AP Photo/Tony Dejak
AP Photo/Tony Dejak
Move over, pumpkin spice latte fans. A good old cup o' Joe may finally give the drink a run for its money.
Whole Foods recently launched a new program that will offer customers a cup of coffee for 25 cents—no strings attached. That's a whole lot of beans for pennies.
Patrons of the store can buy as many 12 oz. cups as they want each day without facing any kind of repercussion. Unfortunately, the very fine print on this deal says that the cheap java will run out at the end of September and only applies to stores in the United States.
The perk is one of many featured at Whole Foods this fall, tailored around a new marketing venture by the chain called "Love Fest," a program geared toward showing customers—well—love. Riffing off of what Diana Ross once sang, the brand wants everyone to "shop in the name of love."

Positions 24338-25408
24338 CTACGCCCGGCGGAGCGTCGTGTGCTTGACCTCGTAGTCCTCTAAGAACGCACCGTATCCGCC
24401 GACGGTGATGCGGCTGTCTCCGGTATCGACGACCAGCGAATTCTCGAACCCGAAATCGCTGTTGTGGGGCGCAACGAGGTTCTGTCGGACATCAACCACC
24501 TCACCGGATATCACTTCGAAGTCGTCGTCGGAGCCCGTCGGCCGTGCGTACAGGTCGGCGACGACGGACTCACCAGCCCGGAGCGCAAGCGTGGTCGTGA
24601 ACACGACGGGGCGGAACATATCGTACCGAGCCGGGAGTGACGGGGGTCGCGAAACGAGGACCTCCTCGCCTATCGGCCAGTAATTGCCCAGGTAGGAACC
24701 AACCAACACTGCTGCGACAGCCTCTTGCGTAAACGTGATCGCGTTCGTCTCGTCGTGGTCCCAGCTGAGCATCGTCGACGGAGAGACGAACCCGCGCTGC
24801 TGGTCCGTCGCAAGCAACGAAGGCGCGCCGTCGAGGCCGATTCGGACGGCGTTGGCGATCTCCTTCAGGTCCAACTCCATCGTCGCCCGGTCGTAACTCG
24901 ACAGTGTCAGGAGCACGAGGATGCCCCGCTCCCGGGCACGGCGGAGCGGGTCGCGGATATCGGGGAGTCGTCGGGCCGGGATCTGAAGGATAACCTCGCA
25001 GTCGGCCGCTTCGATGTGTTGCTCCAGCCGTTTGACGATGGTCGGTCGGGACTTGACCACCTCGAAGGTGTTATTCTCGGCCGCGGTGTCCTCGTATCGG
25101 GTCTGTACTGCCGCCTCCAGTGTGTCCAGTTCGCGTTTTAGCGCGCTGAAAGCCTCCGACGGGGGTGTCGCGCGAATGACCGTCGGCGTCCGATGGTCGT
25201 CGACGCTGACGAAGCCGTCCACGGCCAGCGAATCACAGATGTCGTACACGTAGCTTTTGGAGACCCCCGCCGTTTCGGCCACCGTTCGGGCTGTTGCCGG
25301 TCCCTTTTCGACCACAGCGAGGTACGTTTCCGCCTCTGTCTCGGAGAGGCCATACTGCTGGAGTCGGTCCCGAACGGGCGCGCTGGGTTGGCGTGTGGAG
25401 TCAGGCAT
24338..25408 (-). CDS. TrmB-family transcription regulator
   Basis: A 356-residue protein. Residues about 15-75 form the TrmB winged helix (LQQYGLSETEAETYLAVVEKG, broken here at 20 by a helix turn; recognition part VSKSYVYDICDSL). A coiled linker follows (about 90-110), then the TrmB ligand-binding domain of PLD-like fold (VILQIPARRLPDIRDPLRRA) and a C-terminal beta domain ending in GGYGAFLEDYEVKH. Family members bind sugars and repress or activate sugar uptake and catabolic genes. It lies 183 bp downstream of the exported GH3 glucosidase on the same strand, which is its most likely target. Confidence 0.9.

Nothing like a 25¢ cup of joe to start your morning off right! Get 12-oz of ☕️ for a quarter all month (U.S. only)! pic.twitter.com/u94L0Yd68t— Whole Foods Market (@WholeFoods) September 16, 2015
"We are looking forward to deepening our connections with customers and saying 'thank you' and 'we love you' during this special Love Fest season," the company's executive vice president of operations, David Lannon, said in a statement. "We can't wait to surprise and delight shoppers with some of our best-ever deals, weekly giveaways and a few other surprises in our stores as well as in our social media channels."
This season-long discount extravaganza falls curiously on the heels of the chain's overcharging scandal in New York City locations from June. The stores were caught with mislabeled packages on their shelves marked with false weights, causing patrons to believe they were buying larger portions of food than what was in the container for the listed price.
While the effect of this campaign on the overall brand remains to be seen, one thing is for sure—people sure love their 25 cent coffee.
25 cent coffee at wholefoods might become a problem for me pic.twitter.com/nGXy85Nf9a— Corinna Rose (@coriburford) September 9, 2015